This evening was dedicated to mapping the space of play in terms of the ideological, personal, technological, and political forces that shape the experience of videogames. First, we explored how games gamify the physical and social space around the player. Second, we explored how games are embedded in our emotional, ethical, and interpersonal lives. And finally, we utilized queer theory to expand and complicate what we had developed into a more comprehensive, speculative, politically engaged conception of play space.

The object in our hands

We began with a discussion of Device 6, a cool little phone game created by the Swedish developer Simogo. Device 6 is a mash-up of a visual novel and a puzzle game. We play as Anna (well, mostly as Anna, because sometimes the game makes the player part of its fiction), a woman who awakes one fine day, minus memory, on a mysterious island reminiscent of the 1960s television series The Prisoner. We explore the island, encounter various puzzles, some of them head-scratchingly devious, solve said puzzles, and proceed, attempting to solve the big puzzle: Who is Anna and why is she on this island?

To begin, what makes Device 6 a useful entry into an expanded concept of videogame space is the way it gets us to play with text. We don’t just read the text. Sometimes, the text is a path. Sometimes, it is code. Sometimes, it is an object that must be manipulated in some way. (If you want to get a sense of what this is like but can’t play it on your own device, check out this video.)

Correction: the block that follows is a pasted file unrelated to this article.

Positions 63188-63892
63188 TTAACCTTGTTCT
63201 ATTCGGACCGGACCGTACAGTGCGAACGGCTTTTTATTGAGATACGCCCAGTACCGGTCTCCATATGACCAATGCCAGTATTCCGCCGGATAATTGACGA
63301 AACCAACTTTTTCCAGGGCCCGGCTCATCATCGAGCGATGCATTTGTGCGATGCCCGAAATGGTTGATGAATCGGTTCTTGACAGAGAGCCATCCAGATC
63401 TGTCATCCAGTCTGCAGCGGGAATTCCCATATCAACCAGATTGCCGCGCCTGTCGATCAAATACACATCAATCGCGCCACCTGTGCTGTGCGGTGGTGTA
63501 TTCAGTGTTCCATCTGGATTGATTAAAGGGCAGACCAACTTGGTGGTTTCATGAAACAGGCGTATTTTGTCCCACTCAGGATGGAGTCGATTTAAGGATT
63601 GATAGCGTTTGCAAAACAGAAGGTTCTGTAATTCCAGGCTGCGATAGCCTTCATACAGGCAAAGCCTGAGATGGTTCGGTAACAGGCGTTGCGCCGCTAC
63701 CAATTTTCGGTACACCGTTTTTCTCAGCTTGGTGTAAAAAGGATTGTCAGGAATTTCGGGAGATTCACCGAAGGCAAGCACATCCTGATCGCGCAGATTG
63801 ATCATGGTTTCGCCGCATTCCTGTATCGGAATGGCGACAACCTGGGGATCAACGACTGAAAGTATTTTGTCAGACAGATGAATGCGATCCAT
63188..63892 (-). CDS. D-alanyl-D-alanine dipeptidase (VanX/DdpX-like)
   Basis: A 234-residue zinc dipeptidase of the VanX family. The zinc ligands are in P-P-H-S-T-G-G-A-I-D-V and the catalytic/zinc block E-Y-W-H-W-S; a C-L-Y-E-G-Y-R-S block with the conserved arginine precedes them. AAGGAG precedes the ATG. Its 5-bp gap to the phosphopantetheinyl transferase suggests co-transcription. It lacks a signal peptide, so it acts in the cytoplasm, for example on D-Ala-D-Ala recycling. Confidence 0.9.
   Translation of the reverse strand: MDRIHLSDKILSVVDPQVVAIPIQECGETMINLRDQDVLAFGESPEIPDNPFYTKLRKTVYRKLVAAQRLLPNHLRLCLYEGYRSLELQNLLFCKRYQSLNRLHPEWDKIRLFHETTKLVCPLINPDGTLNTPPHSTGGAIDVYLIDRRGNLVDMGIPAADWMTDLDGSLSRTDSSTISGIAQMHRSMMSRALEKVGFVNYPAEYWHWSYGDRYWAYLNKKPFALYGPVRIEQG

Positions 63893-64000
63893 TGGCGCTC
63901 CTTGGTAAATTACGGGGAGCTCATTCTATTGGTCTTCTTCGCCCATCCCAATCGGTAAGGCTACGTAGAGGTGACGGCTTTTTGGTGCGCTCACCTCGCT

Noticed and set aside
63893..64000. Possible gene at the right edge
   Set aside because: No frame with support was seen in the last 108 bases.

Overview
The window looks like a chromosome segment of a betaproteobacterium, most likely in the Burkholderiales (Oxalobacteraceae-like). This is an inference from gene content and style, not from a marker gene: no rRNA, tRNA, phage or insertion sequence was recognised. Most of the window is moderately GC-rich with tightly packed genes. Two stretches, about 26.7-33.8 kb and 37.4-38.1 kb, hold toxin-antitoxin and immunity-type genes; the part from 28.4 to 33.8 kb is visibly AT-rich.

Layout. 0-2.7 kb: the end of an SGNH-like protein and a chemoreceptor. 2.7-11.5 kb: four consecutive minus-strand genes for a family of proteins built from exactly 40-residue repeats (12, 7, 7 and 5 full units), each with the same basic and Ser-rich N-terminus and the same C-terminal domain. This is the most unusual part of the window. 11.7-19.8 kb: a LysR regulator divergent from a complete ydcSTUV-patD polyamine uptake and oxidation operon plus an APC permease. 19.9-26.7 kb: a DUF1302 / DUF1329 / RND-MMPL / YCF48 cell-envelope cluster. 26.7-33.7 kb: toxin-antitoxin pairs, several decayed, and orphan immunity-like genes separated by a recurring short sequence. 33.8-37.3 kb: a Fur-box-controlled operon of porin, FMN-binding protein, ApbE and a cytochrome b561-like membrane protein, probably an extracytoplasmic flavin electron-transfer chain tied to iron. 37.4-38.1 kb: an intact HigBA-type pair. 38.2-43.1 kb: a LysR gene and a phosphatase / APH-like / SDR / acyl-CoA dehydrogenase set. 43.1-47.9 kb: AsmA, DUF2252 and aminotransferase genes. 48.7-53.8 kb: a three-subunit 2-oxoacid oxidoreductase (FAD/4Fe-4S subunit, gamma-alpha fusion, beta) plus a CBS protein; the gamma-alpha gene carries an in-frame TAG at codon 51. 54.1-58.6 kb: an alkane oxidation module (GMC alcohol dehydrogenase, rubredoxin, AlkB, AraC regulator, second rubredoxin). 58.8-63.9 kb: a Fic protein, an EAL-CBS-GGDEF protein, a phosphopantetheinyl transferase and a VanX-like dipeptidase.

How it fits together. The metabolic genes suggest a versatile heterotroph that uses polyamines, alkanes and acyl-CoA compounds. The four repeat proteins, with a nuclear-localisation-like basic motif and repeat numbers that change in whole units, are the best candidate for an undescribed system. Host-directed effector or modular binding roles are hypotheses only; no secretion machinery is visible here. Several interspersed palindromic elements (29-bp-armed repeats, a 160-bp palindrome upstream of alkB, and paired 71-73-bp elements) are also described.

Device 6 also makes us aware of the device in our hands—the phone or pad. We swipe the screen, rotate the device this way and that, at one point holding the phone up to a mirror to read backward text. We don’t just play the game on the device, we play the device itself.

And it makes us aware of our position within networks of power and information. At the end of each chapter, Device 6 breaks the narrative frame and directly addresses the player. We are asked to take a brief survey, for example, or asked to divulge personal information. The game makes us aware of our phone’s interconnectedness with larger networks of power and information.

      

Ultimately, Device 6 gamifies the spaces of videogame play: the space defined by text on a screen, the space of our bodies interacting with the videogame device, the space of data and social networks.

Literature about videogames

Having established the ways a game might incorporate spaces outside the game text itself into its rules and procedures, we moved onto a discussion of three short stories from one of my favorite collections of videogame literature, Daniel H. Wilson and John Joseph Adams’s Press Start to Play.